The previous read, Ralph Roister Doister, the earliest surviving English stage comedy, took comic character types from classic Roman drama and prided itself on avoiding any “lewd or coarse material”. The next survivor, Gammer Gurton’s Needle, reverses that with the greatest amount of good old toilet humour leading to an on-stage defacation. And a worthy cat-fight thrown in for good measure.
Source : My read came from the same website as Ralph, namely Elizabethan Drama (http://elizabethandrama.org/wp-content/uploads/2018/10/Gammer-Gurton-Annotated.pdf). And like Ralph, the script has plenty of annotations which are sometimes to an unnecessary degree.
Plot: Gammer (Grandma) Gurton has lost her needle. From such a seemingly trivial event, a trickster like Diccon the Bedlam can, and does, create mayhem. Hodge only has two pairs of breeches and both have torn bottoms and at least one must be mended before he meets his sweetheart, so he has an interest in the needle’s wherabouts, but enough to let Diccon summon a devil to locate it? And where really is the lost needle, and who will suffer most in the end? 😉
The author is only known as Mr. S. Early scholars originally laid the authorship at the door of John Still, Bishop of Bath and Wells (?!), but it could have been William Stevenson, a member of the faculty at Christ’s College, Cambridge where the play was first put on stage.
Thoughts : Every little boy loves potty humour, and there’s a lot of it here. In fact, I was starting to see poo jokes where perhaps they didn’t exist (or else the editor providing the otherwise copious annotations chose to ignore them)
Even so, its an enjoyable romp and the cat fight between Gammer and her neighbour, publican Chat, would be great fun on stage.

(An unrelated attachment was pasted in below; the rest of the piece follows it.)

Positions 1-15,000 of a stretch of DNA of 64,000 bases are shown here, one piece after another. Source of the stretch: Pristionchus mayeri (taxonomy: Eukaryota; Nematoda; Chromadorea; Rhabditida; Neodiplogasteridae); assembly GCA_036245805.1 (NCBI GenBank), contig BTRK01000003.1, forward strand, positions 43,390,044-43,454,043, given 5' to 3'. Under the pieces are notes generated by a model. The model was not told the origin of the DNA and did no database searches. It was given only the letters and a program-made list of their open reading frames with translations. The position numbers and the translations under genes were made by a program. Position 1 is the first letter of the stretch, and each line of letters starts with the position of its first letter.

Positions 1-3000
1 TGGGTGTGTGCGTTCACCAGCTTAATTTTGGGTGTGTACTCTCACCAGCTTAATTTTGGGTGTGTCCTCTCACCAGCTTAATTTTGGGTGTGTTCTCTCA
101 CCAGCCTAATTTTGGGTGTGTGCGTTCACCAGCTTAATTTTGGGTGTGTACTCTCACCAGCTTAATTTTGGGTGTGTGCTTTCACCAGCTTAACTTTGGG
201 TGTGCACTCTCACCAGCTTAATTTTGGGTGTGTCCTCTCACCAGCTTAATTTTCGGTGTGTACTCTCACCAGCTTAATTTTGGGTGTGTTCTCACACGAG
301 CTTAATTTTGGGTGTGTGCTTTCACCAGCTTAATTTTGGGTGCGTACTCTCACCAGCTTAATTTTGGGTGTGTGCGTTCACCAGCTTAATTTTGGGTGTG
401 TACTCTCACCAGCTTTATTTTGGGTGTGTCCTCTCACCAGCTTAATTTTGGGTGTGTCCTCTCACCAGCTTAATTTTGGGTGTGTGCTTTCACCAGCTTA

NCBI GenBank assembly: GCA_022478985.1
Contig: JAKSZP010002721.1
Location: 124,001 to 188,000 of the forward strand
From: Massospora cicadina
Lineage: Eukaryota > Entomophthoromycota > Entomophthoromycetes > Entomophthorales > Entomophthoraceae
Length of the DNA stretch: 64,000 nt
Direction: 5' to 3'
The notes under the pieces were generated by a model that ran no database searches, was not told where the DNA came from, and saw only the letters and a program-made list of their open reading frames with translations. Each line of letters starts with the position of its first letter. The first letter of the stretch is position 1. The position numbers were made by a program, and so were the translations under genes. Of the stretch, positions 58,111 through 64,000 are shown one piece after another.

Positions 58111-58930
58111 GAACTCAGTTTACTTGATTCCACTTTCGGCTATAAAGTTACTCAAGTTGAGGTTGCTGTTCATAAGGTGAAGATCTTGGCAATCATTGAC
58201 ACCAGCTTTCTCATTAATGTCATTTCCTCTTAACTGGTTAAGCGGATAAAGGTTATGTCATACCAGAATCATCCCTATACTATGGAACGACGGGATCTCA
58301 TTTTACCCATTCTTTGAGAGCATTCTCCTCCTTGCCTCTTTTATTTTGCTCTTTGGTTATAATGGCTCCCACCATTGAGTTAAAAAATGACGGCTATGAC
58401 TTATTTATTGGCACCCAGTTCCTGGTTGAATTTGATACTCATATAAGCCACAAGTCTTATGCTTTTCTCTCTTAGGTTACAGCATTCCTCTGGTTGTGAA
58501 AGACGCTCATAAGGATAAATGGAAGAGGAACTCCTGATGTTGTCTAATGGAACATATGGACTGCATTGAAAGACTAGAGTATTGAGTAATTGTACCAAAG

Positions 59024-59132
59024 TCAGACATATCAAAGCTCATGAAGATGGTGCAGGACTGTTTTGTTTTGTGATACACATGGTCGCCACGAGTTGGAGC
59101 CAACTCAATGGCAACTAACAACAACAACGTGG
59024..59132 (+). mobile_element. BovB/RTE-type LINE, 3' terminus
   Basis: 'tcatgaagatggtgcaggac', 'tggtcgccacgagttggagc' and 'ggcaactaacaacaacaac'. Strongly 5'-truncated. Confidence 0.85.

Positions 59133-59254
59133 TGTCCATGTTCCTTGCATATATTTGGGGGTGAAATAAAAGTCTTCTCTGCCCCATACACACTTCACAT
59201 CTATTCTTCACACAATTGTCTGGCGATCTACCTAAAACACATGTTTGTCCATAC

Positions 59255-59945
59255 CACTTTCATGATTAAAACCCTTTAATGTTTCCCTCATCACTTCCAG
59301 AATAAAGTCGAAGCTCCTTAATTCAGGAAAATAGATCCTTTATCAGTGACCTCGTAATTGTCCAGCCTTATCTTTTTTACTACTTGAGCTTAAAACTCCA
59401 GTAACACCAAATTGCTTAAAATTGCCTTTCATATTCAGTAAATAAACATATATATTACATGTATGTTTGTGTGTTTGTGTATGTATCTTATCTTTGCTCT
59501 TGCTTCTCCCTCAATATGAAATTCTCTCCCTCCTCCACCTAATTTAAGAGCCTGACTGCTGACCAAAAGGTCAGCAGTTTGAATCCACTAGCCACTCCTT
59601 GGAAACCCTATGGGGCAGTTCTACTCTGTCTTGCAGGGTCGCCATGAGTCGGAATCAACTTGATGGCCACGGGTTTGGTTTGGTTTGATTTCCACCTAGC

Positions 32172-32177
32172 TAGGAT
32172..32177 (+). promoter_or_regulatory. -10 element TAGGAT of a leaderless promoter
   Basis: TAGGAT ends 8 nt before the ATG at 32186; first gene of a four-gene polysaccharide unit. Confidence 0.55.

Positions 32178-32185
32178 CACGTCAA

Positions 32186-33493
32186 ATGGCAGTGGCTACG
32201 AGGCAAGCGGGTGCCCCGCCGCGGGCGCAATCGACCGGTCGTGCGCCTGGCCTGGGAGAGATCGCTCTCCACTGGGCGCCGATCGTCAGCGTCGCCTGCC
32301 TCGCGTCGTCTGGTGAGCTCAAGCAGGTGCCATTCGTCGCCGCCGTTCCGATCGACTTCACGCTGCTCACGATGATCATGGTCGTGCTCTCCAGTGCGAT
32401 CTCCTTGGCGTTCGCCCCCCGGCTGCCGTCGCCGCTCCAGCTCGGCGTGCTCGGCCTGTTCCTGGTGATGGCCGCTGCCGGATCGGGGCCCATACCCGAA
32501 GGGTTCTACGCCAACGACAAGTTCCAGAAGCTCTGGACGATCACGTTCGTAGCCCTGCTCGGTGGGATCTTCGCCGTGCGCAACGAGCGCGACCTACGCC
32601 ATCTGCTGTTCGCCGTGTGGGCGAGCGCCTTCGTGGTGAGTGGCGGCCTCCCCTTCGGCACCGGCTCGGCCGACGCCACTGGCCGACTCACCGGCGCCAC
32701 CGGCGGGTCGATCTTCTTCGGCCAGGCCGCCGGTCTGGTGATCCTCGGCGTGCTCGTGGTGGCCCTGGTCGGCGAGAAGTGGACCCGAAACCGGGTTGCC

Personal rating: “a ryght pithy, pleasaunt, and merie comedie, intytuled Gammer Gurtons Nedle: played on stage, not longe ago in Christes Colledge in Cambridge”. 7/10.
In the years 1510-1529:
- Michaelangelo completes Sistene Chapel ceiling, 1512
- Henry VIII and Emperor Maximillian defeat French at Battle of the Spurs, while English forces defeat Scots at Flodden Field, 1513
- Fernando of Aragon dies, leaving his grandson Carlos I to rule Spain, Burgundy, Netherlands, Sicily and Spanish America, 1516
- Martin Luther protests against the sale of indulgences, 1517
- Cortez leads his men against the Aztecs, invades Tenochtitlan and captures emperor Montezuma II, 1519. The Spanish are forced out in 1520 but Montezuma is killed. Cortez returns in 1521 and destroys Tenochtitlan.
- Ferdinand Magellan sets out to sail around the world, 1519, but is killed in the Philippines 1521. His crew complete the circumnavigation, 1522.
- New Testament is translated into German (1521) and English (1526)
- Henry VIII asks Pope to annul his marriage to Catherine of Aragon, 1527
from The Book of Key Facts, Paddington Press, 1978